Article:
News story

RAF reservist mum fulfils her dream

A dream came true for a single mum of 3 when she joined the Royal Air Force Reserves.

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Aircraftwoman Sarah McGhin, Royal Air Force Reserves [Picture: Crown copyright]
Aircraftwoman Sarah McGhin

Now, just 6 weeks after completing her basic training, Aircraftwoman Sarah McGhin, from Sunderland, is braving sub-zero temperatures in the Norwegian mountains of Telemark.

She is one of 48 RAF reservists from across the UK selected to train in the near Arctic conditions. Sarah said:

It sounds really silly but I don’t like the cold and I don’t like the snow but I thought I would push myself to see how far I could go and see if I would actually enjoy it, and I have up to now.

Sarah now combines her day job of working in the office of Sunderland recycling company Alex Smiles Ltd with her RAF commitments.

She is the newest member of 609 Squadron based at RAF Leeming in Yorkshire, where she is training to be an administrator on the RAF Regiment squadron.

However, it was not until she made enquiries about becoming an RAF reservist that she was delighted to discover that it was possible to balance family and work life with a second career in the famous blue uniform.

Aircraftwoman Sarah McGhin
Aircraftwoman Sarah McGhin enjoying training in the Norwegian mountains of Telemark [Picture: Crown copyright]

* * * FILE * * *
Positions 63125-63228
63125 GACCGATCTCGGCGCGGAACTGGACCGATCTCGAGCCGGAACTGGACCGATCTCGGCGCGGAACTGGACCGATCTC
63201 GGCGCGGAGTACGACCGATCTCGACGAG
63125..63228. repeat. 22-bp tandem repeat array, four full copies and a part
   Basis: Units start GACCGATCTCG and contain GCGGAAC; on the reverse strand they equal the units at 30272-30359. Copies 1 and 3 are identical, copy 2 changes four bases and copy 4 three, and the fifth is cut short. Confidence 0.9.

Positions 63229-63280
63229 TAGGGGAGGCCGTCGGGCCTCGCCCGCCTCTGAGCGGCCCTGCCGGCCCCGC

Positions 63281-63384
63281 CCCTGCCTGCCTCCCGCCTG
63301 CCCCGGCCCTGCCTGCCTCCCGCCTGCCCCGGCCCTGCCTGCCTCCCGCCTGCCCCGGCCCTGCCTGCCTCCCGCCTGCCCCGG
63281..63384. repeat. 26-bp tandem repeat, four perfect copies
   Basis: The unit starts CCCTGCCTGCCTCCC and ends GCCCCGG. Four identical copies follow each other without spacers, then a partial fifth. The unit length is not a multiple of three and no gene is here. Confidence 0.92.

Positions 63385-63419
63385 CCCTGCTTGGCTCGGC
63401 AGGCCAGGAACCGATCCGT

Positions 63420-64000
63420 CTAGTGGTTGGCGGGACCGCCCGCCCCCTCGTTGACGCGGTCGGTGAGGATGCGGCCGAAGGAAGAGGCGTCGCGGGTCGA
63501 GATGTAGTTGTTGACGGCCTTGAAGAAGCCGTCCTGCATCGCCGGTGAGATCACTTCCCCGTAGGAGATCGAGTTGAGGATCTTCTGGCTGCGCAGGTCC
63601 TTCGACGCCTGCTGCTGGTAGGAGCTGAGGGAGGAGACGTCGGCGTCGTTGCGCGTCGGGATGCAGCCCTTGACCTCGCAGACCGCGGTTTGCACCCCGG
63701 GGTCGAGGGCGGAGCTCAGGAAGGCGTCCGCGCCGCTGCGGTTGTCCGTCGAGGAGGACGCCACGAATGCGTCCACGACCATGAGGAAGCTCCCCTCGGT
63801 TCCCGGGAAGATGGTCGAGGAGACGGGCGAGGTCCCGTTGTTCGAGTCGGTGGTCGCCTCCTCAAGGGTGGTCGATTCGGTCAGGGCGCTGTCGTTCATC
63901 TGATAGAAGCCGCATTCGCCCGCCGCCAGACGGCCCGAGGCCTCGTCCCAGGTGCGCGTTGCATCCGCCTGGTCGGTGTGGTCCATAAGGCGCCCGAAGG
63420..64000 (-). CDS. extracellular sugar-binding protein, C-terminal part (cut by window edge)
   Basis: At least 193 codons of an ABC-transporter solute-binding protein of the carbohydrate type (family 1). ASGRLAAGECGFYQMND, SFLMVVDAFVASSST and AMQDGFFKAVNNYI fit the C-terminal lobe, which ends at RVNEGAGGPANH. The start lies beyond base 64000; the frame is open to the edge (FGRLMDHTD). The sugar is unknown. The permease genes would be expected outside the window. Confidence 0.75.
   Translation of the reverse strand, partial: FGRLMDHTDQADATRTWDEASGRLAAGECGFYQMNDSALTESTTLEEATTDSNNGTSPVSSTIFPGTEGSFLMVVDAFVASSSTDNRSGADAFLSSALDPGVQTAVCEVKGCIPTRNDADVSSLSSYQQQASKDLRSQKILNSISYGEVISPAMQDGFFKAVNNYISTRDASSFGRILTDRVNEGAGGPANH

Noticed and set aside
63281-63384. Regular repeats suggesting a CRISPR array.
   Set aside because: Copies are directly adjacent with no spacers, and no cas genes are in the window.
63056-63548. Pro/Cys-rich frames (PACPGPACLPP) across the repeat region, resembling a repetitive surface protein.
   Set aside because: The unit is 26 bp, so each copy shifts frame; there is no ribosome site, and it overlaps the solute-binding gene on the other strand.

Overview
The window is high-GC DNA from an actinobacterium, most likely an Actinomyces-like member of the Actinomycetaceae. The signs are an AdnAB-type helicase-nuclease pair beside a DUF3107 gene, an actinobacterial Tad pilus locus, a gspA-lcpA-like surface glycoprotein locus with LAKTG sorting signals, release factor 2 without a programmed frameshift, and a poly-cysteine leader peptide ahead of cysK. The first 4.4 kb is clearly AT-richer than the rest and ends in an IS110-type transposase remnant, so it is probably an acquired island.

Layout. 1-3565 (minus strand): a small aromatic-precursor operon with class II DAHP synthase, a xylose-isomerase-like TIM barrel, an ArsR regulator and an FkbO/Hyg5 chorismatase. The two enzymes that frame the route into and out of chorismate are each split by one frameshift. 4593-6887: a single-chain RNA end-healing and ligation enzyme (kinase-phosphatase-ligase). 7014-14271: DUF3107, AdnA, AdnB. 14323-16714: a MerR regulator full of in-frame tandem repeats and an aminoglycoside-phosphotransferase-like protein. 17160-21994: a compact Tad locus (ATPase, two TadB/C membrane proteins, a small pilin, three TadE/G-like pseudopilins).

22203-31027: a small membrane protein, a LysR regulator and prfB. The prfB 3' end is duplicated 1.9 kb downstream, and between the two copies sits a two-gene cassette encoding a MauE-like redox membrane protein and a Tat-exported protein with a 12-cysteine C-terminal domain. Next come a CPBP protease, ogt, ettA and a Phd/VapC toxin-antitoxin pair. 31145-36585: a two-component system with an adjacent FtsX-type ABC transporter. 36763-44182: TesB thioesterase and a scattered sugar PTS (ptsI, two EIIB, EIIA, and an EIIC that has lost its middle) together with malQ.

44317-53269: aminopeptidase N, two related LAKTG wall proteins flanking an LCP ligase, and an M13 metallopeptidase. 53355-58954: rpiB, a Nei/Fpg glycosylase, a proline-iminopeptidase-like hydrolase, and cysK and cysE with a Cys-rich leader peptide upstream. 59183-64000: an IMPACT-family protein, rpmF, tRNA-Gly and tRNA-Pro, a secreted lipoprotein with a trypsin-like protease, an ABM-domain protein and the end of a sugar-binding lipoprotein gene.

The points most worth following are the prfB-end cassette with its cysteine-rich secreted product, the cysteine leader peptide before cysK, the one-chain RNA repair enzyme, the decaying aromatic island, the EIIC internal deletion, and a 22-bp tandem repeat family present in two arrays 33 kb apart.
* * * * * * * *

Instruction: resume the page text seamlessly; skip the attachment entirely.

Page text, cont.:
Sarah said:

I was under the impression that I wouldn’t be able to manage joining the reserves, having the kids and being on my own, but it was just a dream that I wanted to follow and I pushed it, and here I am.

Asked what advice she would give someone in the same position as her, she said:

Don’t give up on your dreams of doing anything like this. The opportunities are massive and don’t be scared to take them. Just go for it and you’ll enjoy it like I am, you really will.

Exercise Wintermarch has seen male and female reservists of all ages, including gunners, intelligence analysts, administrators, nurses and logisticians, learning how to Nordic ski, survive avalanches and prevent cold weather injuries.

The organiser, Squadron Leader Paul Chegwidden, said:

Our main aims are to give reservists the opportunity to travel, experience another culture and do things that will challenge them; taking them outside their normal civilian environment and comfort zone.

Today’s reservists work shoulder-to-shoulder with regulars on operations, and training exercises like this are a really great way to push people to their limits.

The RAF Reserves are recruiting now; for more information about the jobs available visit their website.

Published 28 March 2014